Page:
Why does Advanced Micro Devices keep gaining share over Intel? (NASDAQ:AMD)
For years, Intel (NASDAQ:INTC) was the preeminent player in the semiconductor space, keeping a wide lead over rivals like Advanced Micro Devices (NASDAQ:AMD).
But as smartphones, data centers and gaming consoles have taken off, Intel (INTC) has found itself losing market share to AMD (AMD) and the trends don’t seem to be stopping anytime soon.
Bank of America analyst Vivek Arya, who has a $160-a-share price target on AMD’s (AMD) stock, and a price target of $47 a share on Intel (INTC), noted that AMD (AMD) is gaining market share in the high-end and commercial segments of the notebook market, and it’s been able to raise prices. As customers respond to AMD’s (AMD) products, the gap is now down to 5%, compared to between 20% and 30% over 2021′ fourth quarter, despite Intel’s (INTC) Alder Lake product.
Arya said in a research note that strong pricing and execution has helped AMD (AMD) drive its PC value share to 20%, and unit share by 22% in the first-quarter of 2022, “with value share reaching all-time highs.”
Semiconductors have been in a shortage for more than two years, due to a number of factors, notably the Covid-19 pandemic, which has disrupted supply chains across the world.
Chip equipment makers, such as ASML (ASML), have talked about rising demand buoying the space for years, which makes the fact that AMD (AMD) has been able to increase its market share, even with shortages, that much more impressive.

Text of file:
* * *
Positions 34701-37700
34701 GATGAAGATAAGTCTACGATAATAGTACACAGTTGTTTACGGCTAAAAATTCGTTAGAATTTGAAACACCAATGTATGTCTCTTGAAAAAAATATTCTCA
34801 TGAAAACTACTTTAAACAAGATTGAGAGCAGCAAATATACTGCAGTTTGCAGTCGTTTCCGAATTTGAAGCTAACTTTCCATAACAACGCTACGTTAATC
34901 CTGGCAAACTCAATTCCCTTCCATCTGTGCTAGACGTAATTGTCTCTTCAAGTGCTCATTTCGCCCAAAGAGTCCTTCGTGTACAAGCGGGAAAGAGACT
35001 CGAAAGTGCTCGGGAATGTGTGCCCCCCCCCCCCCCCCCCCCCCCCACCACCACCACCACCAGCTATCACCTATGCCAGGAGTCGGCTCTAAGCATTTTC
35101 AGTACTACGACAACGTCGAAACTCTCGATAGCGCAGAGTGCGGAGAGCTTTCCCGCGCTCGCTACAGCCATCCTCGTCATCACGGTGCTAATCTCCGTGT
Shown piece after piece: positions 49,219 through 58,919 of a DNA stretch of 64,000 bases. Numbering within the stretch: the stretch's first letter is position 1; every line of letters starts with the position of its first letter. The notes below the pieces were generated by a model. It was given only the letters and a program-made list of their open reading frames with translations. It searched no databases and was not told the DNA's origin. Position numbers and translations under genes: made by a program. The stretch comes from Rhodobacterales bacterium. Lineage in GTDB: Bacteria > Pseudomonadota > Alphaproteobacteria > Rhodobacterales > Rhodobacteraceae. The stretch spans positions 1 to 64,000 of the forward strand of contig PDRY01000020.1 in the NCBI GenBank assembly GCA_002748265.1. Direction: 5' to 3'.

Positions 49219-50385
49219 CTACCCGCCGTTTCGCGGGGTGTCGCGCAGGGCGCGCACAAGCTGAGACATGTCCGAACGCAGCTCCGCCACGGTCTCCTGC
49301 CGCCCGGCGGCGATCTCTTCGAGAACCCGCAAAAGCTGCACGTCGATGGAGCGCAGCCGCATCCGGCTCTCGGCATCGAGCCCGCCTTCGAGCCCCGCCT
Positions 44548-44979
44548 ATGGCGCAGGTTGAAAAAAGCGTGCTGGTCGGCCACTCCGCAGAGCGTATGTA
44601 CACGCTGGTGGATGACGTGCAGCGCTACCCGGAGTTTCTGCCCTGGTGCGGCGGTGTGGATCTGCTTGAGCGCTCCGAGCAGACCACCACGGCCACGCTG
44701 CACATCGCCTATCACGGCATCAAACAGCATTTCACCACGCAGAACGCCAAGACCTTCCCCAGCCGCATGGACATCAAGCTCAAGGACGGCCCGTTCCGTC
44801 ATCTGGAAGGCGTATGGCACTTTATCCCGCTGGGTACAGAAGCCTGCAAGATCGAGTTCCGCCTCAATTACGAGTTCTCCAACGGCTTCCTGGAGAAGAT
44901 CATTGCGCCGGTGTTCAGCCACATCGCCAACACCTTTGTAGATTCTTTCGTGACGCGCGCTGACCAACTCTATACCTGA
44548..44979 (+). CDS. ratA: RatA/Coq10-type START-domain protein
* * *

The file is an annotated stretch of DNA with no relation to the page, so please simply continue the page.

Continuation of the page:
And it’s not just in the PC space where AMD (AMD) has made significant gains that could be difficult for Intel (INTC) to overcome anytime soon, it’s also the server market, which Intel (INTC) has counted on for growth.
In the first-quarter, Arya noted that unit and average-selling price for server chips were “solid” on a year-over-year basis, but there was some sequential decline for the first time in over a year. Though some may be concerned that that is a sign of “peaking data center demand,” when examining capital spending on the cloud, it’s likely that the server market will remain healthy.
AMD (AMD) now has 16.5% of the value and 11.6% of the unit share in the server market, up 5.7% and 2.7% year-over-year, respectively.
The company isn’t sitting on its laurels either, as its next-generation server chips are routinely beating offerings from Intel (INTC). This is best exemplified by the competition between Milan, which is the codename of AMD’s EPYC 7003 series of high-performance microprocessors, and Intel’s Ice Lake.
Milan is taking more than 30% of unit share compared to Intel’s Ice Lake, which Arya called “interesting,” given that there has been such a disparity between the two companies previously.
Longer-term, given the company’s pricing and continued engagements with so-called hyperscalers, including its recent deal with Meta Platforms (FB), it’s possible that AMD (AMD) could get to 35% of the value share, which could result in earnings of nearly $8 a share by 2024, compared to current estimates of $6.54 a share.
Arya added that AMD (AMD) has gained unit share in the server market for 12 consecutive quarters, and its market share is now the highest it has been in more than 10 years, with seemingly no signs of slowing down.
Assuming the PC and server markets continue to grow roughly 6% on a compound annual growth rate through 2024, it’s likely that AMD (AMD) could have a unit and value share of the combined market of 26% and 26%, compared to 19% and 15% in 2021, Arya explained.
Earlier this week, Citi said AMD (AMD) and Intel (INTC) could be impacted by a weakened PC market, as notebook shipments came in below estimates for the fourth month in a row.